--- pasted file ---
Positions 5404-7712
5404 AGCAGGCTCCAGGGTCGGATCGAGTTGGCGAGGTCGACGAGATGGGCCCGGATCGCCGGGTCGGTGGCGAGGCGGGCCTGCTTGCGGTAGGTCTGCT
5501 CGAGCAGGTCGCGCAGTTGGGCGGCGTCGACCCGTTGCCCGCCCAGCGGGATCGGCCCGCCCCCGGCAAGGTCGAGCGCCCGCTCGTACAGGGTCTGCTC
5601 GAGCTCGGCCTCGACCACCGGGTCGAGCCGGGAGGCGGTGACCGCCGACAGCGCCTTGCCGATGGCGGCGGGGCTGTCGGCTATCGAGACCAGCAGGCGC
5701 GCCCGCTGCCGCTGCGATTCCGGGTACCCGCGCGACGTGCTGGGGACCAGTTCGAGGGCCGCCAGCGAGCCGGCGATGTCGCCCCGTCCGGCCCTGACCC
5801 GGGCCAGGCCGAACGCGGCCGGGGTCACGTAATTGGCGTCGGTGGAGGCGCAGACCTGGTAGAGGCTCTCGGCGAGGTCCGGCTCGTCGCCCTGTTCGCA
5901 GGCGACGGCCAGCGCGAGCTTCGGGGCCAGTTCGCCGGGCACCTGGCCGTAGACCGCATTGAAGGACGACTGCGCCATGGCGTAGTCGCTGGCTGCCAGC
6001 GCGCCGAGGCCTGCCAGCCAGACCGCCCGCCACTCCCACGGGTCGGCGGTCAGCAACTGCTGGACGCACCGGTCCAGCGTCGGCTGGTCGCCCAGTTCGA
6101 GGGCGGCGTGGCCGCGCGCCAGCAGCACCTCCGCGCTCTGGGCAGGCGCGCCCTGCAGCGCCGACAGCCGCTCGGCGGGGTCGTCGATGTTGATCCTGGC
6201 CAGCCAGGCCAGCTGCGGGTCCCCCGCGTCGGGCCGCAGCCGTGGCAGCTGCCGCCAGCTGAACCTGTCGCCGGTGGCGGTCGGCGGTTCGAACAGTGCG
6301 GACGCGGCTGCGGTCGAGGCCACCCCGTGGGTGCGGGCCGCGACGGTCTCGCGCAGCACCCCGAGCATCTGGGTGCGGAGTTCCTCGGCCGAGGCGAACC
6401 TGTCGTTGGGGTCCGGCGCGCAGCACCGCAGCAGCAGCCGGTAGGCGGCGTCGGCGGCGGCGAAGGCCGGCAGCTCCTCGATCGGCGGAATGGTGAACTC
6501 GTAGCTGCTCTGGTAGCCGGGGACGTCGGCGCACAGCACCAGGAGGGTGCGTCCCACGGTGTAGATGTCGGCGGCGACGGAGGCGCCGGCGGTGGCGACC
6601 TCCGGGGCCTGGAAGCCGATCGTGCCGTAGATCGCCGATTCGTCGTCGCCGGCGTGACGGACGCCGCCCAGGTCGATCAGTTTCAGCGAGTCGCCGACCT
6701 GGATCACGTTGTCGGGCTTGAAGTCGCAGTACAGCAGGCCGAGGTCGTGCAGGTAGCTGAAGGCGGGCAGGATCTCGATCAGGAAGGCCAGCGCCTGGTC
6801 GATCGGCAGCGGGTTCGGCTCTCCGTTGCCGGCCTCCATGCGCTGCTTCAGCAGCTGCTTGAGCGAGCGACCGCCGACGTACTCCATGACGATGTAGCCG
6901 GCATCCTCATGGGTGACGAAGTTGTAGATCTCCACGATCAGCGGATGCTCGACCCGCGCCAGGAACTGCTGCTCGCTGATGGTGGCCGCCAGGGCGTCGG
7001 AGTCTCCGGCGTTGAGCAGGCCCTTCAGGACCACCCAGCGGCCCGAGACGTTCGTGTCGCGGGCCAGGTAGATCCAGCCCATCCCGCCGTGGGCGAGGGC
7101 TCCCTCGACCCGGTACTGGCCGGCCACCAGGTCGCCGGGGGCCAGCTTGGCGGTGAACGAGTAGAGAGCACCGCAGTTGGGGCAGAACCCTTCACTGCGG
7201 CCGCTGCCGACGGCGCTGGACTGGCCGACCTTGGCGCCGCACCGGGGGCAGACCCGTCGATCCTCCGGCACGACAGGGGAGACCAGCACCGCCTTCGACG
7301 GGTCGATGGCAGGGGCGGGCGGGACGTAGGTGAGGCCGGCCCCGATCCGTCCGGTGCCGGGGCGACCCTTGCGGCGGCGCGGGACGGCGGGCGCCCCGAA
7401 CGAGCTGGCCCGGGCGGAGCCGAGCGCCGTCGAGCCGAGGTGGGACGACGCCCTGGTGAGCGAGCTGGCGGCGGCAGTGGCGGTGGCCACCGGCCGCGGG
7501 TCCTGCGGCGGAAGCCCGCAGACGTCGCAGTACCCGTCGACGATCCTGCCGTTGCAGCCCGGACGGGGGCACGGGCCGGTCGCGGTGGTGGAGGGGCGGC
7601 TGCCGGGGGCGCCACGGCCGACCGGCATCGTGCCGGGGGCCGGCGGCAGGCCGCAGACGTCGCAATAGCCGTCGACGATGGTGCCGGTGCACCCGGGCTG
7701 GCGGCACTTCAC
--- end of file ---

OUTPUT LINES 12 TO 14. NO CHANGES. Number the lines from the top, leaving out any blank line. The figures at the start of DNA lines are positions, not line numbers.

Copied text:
6401 TGTCGTTGGGGTCCGGCGCGCAGCACCGCAGCAGCAGCCGGTAGGCGGCGTCGGCGGCGGCGAAGGCCGGCAGCTCCTCGATCGGCGGAATGGTGAACTC
6501 GTAGCTGCTCTGGTAGCCGGGGACGTCGGCGCACAGCACCAGGAGGGTGCGTCCCACGGTGTAGATGTCGGCGGCGACGGAGGCGCCGGCGGTGGCGACC
6601 TCCGGGGCCTGGAAGCCGATCGTGCCGTAGATCGCCGATTCGTCGTCGCCGGCGTGACGGACGCCGCCCAGGTCGATCAGTTTCAGCGAGTCGCCGACCT